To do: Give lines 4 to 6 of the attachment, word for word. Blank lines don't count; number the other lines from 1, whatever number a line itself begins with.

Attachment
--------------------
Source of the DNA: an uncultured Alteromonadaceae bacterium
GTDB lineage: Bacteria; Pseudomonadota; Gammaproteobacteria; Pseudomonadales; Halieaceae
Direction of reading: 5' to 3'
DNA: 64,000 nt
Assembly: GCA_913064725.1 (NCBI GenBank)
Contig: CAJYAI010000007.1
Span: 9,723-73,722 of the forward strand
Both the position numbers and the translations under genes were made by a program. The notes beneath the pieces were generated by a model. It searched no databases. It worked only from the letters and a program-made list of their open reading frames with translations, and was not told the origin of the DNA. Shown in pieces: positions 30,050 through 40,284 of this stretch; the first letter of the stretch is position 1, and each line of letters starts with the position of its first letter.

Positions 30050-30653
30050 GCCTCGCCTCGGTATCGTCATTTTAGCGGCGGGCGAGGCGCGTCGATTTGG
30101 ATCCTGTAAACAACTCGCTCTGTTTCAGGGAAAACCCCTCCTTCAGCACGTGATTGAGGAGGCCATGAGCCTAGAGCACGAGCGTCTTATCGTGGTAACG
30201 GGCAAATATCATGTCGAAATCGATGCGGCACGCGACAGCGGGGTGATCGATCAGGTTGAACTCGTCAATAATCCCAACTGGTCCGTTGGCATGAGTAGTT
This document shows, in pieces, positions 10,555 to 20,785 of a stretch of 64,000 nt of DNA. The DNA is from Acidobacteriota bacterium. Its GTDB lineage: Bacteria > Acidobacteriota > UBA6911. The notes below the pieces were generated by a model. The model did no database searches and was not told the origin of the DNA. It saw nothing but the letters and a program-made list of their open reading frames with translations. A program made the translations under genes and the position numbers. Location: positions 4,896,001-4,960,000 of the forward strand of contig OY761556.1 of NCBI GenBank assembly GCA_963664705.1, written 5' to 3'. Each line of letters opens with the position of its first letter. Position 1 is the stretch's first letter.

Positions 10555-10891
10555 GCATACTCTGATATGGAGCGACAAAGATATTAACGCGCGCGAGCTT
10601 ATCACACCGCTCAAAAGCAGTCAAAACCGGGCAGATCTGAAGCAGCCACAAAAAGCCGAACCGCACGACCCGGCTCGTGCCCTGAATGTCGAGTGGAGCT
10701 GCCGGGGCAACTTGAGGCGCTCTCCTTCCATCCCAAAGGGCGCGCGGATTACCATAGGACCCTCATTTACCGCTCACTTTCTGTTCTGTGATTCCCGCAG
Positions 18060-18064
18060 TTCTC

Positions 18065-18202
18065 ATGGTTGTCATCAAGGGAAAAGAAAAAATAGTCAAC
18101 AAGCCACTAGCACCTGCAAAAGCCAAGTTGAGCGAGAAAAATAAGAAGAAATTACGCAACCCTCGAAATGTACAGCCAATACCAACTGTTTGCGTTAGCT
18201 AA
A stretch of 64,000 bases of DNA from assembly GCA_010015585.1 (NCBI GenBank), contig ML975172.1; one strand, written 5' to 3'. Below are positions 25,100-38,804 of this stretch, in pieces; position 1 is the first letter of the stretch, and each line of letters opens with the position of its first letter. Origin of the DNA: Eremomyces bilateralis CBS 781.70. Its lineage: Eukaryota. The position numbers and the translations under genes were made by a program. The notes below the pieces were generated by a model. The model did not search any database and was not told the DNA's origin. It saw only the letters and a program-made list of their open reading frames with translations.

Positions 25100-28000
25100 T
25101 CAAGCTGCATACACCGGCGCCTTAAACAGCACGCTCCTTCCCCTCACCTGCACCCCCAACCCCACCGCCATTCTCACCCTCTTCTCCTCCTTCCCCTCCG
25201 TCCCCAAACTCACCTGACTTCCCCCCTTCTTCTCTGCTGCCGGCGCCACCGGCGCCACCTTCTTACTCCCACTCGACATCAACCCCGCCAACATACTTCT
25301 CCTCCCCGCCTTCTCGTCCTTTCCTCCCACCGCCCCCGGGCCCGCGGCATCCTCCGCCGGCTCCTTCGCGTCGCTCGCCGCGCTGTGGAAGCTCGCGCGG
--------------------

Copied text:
DNA: 64,000 nt
Assembly: GCA_913064725.1 (NCBI GenBank)
Contig: CAJYAI010000007.1